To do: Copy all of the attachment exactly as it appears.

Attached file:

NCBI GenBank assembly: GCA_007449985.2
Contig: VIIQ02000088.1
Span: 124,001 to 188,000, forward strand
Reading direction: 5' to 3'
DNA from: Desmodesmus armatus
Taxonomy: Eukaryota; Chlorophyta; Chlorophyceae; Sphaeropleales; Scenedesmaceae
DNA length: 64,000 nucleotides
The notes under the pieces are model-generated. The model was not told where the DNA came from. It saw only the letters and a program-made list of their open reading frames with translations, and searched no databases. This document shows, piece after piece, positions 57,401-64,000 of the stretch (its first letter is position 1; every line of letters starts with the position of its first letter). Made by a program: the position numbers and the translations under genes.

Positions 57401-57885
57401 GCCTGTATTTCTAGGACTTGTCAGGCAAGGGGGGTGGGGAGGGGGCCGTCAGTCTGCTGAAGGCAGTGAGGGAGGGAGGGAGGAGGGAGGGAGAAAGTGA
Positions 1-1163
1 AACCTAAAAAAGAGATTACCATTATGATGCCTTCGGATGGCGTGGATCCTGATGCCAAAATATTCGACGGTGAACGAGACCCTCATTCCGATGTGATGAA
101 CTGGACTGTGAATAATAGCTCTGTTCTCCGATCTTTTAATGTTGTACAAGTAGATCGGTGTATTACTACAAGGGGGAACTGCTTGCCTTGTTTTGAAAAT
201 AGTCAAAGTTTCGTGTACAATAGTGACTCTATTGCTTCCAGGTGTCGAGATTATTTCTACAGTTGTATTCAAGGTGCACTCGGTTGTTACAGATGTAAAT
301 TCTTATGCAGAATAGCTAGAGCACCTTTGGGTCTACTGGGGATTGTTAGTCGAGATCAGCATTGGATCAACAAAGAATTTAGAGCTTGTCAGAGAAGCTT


NCBI GenBank assembly: GCA_007449985.2
Contig: VIIQ02000088.1
Span: 124,001 to 188,000, forward strand
Reading direction: 5' to 3'
DNA from: Desmodesmus armatus
Taxonomy: Eukaryota; Chlorophyta; Chlorophyceae; Sphaeropleales; Scenedesmaceae
DNA length: 64,000 nucleotides
The notes under the pieces are model-generated. The model was not told where the DNA came from. It saw only the letters and a program-made list of their open reading frames with translations, and searched no databases. This document shows, piece after piece, positions 57,401-64,000 of the stretch (its first letter is position 1; every line of letters starts with the position of its first letter). Made by a program: the position numbers and the translations under genes.

Positions 57401-57885
57401 GCCTGTATTTCTAGGACTTGTCAGGCAAGGGGGGTGGGGAGGGGGCCGTCAGTCTGCTGAAGGCAGTGAGGGAGGGAGGGAGGAGGGAGGGAGAAAGTGA
Positions 1-1163
1 AACCTAAAAAAGAGATTACCATTATGATGCCTTCGGATGGCGTGGATCCTGATGCCAAAATATTCGACGGTGAACGAGACCCTCATTCCGATGTGATGAA
101 CTGGACTGTGAATAATAGCTCTGTTCTCCGATCTTTTAATGTTGTACAAGTAGATCGGTGTATTACTACAAGGGGGAACTGCTTGCCTTGTTTTGAAAAT
201 AGTCAAAGTTTCGTGTACAATAGTGACTCTATTGCTTCCAGGTGTCGAGATTATTTCTACAGTTGTATTCAAGGTGCACTCGGTTGTTACAGATGTAAAT
301 TCTTATGCAGAATAGCTAGAGCACCTTTGGGTCTACTGGGGATTGTTAGTCGAGATCAGCATTGGATCAACAAAGAATTTAGAGCTTGTCAGAGAAGCTT